ICC’s anti-corruption boss likens grooming tactics of cricket corrupters to paedophiles

The head of world cricket’s anti-corruption and security unit Sir Ronnie Flanagan has likened criminals who lure cricketers into illegal activity to  paedophiles grooming their victims.
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Just over a week before the  World Cup begins, the ICC has outlined security measures that  it believes will ensure the tournament is free from corruption and the threat of corruption.

The ICC has handed a “watch list” – featuring the names of 100 corrupters – to law enforcement agencies in Australia and New Zealand who are banned from entering the World Cup venues. Players and officials from the 14 competing nations will be shown videos this weekend reminding them of their obligations to report suspicious corruption-related behaviour.

Flanagan, a retired senior British police officer, said the ICC had seen a “100 per cent increase” in reports by players, many of whom  are innocent, in the past three years. The video includes a message from Flanagan, other international players and at least one disgraced player, who urges today’s stars not to make the same mistake he did. The disgraced player is not former Pakistan seamer and spot-fixer Mohammad Amir, who  last week was cleared by the ICC to return to domestic cricket.

Flanagan has told players they have the trust of the ICC’s ACSU but warns them of “rotten” criminal elements who “do all in their power to get at players” and officials.

“They’ll trick them, coerce them, try and attract them, they’re almost like paedophiles in how they attempt to groom people into ultimately doing what suits their nefarious intentions in terms of illegal betting and other elements of criminality,” Flanagan said.

“I’m certain the players, match officials and support staff will be working very carefully in support of what we do and we’ll work in partnership to ensure  [criminals] never get their way in this tournament.”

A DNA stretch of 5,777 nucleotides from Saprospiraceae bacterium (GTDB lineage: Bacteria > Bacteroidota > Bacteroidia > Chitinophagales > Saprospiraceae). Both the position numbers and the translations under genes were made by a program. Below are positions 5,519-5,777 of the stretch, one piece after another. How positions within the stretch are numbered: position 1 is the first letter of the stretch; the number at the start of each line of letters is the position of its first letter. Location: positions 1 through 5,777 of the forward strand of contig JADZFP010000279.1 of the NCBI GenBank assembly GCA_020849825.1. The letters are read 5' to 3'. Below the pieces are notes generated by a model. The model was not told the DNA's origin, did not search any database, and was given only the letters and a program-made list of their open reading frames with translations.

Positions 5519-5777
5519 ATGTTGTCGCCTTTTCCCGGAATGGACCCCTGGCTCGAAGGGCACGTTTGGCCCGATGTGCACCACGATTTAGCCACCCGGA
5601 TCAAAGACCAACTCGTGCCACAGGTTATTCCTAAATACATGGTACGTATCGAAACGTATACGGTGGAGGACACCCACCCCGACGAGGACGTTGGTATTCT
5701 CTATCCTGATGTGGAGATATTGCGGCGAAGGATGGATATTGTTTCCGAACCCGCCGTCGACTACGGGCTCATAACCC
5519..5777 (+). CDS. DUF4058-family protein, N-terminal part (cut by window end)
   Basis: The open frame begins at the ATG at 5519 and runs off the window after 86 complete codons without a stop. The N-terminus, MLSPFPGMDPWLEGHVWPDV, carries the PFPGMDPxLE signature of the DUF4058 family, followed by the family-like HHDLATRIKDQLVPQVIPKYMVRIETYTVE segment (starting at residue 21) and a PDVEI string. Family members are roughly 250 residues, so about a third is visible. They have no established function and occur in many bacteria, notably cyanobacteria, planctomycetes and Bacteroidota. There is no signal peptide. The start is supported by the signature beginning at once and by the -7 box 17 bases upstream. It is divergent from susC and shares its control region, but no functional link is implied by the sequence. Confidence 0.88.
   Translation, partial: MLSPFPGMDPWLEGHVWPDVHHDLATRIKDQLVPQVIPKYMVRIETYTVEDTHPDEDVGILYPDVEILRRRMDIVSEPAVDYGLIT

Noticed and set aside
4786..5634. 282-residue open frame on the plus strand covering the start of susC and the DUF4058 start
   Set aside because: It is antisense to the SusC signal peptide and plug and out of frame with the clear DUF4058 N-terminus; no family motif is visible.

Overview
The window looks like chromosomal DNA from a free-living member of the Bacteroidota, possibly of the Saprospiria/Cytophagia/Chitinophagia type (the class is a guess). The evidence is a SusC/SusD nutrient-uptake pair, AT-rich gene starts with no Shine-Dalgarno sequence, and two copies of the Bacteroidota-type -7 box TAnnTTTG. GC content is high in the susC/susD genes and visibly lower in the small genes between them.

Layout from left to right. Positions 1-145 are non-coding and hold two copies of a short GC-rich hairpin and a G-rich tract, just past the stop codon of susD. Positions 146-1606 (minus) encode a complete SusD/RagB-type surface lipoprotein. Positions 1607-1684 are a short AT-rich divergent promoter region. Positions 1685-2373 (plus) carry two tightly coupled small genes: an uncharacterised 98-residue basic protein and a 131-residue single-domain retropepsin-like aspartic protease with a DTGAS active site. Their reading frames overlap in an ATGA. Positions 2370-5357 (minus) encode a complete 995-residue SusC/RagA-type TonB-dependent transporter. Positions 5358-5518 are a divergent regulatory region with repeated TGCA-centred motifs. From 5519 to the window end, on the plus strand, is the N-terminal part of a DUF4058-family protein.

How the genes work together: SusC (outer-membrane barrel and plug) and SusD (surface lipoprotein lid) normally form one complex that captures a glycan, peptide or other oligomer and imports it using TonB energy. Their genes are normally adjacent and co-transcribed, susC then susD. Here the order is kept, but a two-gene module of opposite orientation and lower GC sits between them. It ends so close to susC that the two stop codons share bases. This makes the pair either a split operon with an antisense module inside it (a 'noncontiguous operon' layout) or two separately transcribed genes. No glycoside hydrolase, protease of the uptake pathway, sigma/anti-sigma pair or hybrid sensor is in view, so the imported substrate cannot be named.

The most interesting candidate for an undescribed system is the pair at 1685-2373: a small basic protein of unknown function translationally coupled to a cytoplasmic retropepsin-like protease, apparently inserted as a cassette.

The ICC signed in August 2013 a memorandum of understanding with Australian Federal Police in their fight against corruption at the World Cup.

Fraud detection providers Sportradar have been hired to monitor betting on regulated markets. Analysts will  trawl through social media looking for  approaches  to players.

Security staff  have also been briefed to watch out for “pitchsiders”, the term given to fans who attend matches live and capitalise on the TV delay to either bet or pass on information to bookmakers.

Although pitchsiders do not influence results, the ICC believe it is a threat to the integrity of the game as “it feeds into wider and more sophisticated network of illegal betting”, Flanagan said.

“That’s where there is a risk of it being a minor contagion.”

Pitchsiding is not illegal but Flanagan said pitchsiders can be ejected and banned from World Cup venues for breaching the terms and conditions of entry, which is what happened to a British national during this summer’s Big Bash League.

Fairfax Media has been told pitchsiders apprehended by security staff are often tight-lipped, but the ICC has gleaned enough information to believe their interventions have disrupted the business of illegal bookmakers and gambling syndicates.

“The disruption we bring about from that multiplies. The people whom they will be talking to will be talking to other people,” Flanagan said.

“We’ve had instances after the removal of one person where we know the messages are coming: “Where has he gone? What has happened to the commentary?”.

Flanagan said the intelligence gathered by cricket’s anti-corruption fighters would be shared among other sports.

“I’m certain these bad guys don’t put themselves in pigeonholes and say I only deal with cricket, tennis or snooker,” Flanagan said.

“The same people will be seeking to be in operation wherever they can make money. It’s important all sports keep in close contact with each other.’

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